British Columbia’s government is ushering in changes this year aimed at maintaining protected farmland, but opposition MLAs say the measures are leading to unintended consequences for farmers, families and communities.
Agriculture Minister Lana Popham has introduced two pieces of farmland legislation aimed at reshaping the Agricultural Land Reserve. One that was tabled in the spring would partly roll back changes introduced by the former Liberal government, and another passed in 2018 targets the proliferation of “mega-mansions” on farmland.
This week, the Liberals have highlighted examples of farmers who say they are being stifled by new rules that restrict non-farm uses, such as housing for extended family.
Even a non-profit agency that feeds the hungry has struggled with the regulations. Since 2001, volunteers with the Fraser Valley Gleaners have processed vegetables that would normally be discarded to the landfill by grocery stores, creating dried soup mix for humanitarian efforts overseas. But the independent commission tasked with protecting the province’s Agricultural Land Reserve turned down an expansion request this summer.
Liberal MLA Mike de Jong, who represents the riding where the non-profit agency operates, said Tuesday the commission is being driven by a political shift led by the NDP government.
“They are acting in an uncompromising, ideological way,” he said in an interview. “The pendulum has swung in an extreme direction.”
In the case of the Gleaners, which Mr. de Jong raised in the House on Tuesday, the operation sought to expand the lunchroom for their volunteers, but the commission refused to grant the expansion because it would take away from the agricultural land base.
Ms. Popham told the House the decision was not hers to make.
“We absolutely support the work that that organization is doing. They are operating a processing business on Agricultural Land Reserve land. They put in an application to the Agricultural Land Commission. The commission looked at it through a lens of agricultural production, and unfortunately, they refused the expansion of that business.”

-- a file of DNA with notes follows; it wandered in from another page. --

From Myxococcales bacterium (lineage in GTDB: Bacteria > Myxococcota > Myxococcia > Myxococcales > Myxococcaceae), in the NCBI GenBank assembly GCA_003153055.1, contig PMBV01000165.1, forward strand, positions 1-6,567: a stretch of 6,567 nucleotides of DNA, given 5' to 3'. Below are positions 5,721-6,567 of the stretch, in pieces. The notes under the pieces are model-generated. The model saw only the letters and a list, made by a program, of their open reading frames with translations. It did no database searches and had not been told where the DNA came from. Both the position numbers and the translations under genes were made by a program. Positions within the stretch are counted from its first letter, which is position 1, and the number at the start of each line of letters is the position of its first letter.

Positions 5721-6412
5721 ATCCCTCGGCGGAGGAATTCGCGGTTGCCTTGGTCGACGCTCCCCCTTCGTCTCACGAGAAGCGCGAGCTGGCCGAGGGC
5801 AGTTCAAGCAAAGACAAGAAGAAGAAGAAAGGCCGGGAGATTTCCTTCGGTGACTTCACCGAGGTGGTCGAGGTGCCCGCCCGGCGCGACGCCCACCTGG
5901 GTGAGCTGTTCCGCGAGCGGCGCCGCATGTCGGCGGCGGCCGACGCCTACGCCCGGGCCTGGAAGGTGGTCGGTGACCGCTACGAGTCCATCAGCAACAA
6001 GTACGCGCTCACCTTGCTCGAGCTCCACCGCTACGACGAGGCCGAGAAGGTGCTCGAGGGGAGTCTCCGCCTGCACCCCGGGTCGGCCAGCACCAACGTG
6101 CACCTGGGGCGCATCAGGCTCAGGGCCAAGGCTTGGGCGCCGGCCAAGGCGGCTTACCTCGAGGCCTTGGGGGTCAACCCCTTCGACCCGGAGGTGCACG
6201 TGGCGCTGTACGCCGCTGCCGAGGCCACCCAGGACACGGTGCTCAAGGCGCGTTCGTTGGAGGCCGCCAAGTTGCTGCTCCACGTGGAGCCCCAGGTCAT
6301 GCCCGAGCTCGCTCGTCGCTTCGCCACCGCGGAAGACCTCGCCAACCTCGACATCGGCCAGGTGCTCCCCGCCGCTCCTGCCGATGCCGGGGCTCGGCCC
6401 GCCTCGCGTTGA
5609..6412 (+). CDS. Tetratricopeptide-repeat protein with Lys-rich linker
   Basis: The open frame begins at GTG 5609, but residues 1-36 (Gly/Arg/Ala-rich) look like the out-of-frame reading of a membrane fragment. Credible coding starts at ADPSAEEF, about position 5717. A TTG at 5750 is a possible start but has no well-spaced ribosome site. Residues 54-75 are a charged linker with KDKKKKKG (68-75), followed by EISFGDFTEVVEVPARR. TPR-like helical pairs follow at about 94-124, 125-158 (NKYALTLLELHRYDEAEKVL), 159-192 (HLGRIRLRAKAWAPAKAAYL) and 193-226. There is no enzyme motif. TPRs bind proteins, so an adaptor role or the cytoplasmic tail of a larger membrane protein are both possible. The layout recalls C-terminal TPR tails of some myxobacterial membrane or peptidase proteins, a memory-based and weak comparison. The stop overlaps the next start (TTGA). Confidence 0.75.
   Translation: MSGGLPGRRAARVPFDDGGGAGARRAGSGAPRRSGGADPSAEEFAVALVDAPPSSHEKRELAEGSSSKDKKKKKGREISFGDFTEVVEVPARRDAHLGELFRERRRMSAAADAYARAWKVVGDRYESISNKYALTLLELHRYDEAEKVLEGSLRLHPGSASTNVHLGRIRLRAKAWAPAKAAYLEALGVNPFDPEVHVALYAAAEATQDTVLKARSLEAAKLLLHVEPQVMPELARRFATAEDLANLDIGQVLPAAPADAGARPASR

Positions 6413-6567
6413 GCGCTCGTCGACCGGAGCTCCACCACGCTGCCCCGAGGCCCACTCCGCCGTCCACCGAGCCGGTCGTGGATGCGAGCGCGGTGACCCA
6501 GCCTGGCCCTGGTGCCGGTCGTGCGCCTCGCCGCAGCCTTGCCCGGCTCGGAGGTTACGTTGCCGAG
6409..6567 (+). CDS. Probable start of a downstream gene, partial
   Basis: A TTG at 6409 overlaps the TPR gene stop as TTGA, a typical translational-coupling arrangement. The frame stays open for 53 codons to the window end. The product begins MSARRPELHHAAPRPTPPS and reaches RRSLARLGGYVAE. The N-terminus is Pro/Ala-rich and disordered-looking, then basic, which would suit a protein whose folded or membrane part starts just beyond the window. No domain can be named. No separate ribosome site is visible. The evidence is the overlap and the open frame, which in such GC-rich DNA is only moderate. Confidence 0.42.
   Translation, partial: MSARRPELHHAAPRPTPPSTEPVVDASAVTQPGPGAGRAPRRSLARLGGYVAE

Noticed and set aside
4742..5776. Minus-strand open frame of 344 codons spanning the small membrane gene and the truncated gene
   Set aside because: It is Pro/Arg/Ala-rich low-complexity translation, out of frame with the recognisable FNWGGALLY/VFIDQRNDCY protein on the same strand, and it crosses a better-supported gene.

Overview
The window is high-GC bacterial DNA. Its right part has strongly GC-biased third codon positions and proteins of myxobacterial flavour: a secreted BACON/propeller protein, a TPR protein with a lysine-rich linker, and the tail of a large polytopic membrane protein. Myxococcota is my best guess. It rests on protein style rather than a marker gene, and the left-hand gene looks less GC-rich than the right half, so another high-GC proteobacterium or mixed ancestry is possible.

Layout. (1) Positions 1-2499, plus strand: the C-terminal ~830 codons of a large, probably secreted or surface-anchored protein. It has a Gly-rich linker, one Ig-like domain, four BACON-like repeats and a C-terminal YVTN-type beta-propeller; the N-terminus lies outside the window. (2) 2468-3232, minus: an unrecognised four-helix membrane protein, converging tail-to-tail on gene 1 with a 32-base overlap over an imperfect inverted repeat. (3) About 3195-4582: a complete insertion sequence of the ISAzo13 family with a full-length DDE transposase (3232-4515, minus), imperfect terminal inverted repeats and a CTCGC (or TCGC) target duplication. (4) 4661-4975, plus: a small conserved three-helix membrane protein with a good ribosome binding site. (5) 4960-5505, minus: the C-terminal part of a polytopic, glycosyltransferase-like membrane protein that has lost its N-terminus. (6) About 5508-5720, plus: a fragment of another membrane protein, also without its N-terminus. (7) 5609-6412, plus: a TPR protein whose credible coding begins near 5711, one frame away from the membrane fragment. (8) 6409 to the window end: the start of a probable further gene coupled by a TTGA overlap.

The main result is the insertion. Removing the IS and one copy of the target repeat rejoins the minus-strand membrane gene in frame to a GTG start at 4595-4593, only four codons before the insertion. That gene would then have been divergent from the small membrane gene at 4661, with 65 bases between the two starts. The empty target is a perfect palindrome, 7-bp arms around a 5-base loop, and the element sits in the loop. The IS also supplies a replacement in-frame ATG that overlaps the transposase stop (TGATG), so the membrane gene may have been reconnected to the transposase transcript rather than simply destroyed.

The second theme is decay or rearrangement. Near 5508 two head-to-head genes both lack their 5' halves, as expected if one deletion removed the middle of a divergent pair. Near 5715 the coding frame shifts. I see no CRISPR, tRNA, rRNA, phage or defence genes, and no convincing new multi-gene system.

Ed Klassen, president of the Gleaners, said the ruling won’t shut his operation down – but it will make it difficult to maintain. Last year, the faith-based group produced 15 million portions of dehydrated soup mix that were sent to developing countries.
The facility – a kitchen, washroom and office – was designed to accommodate 25 volunteers and some days as many as 90 people are helping out. “It’s cozy,” he said. “We’re in the process of appeal. We’re hoping [they] see the error of their ways.”
Ms. Popham says the commission’s mandate hasn’t changed since the Liberals were in power, and she won’t interfere with the actions of the independent commission.
Meanwhile, she said she is still consulting with farmers about concerns with the new legislation. Bill 52 was passed in 2018 to restrict the development of mega-mansions and limit the dumping of construction waste on agricultural land. Bill 15, which will reverse the Liberals’ overhaul of the ALR, will not be implemented until the regulations are written.
But, she told reporters, those who want to use farmland for non-farm purposes should expect to face tougher hurdles.
“Part of our consultation process right now is to try to figure out how to put in the regulations that work under that legislation that will give farming families and farmers the flexibility they need in residential situations," she said. “My primary objective is to protect that farmland.”
The ALR was established under an NDP government in 1973. Roughly 5 per cent of the provincial land base – the best remaining farmland – was placed under special protection to ensure B.C. would not lose its ability to produce food.
In 2014, the Liberal government sought to water down the restrictions, creating varying rules for different regions of the province. The opposition New Democrats branded the rules as a covert campaign to free up protected farmland for development.
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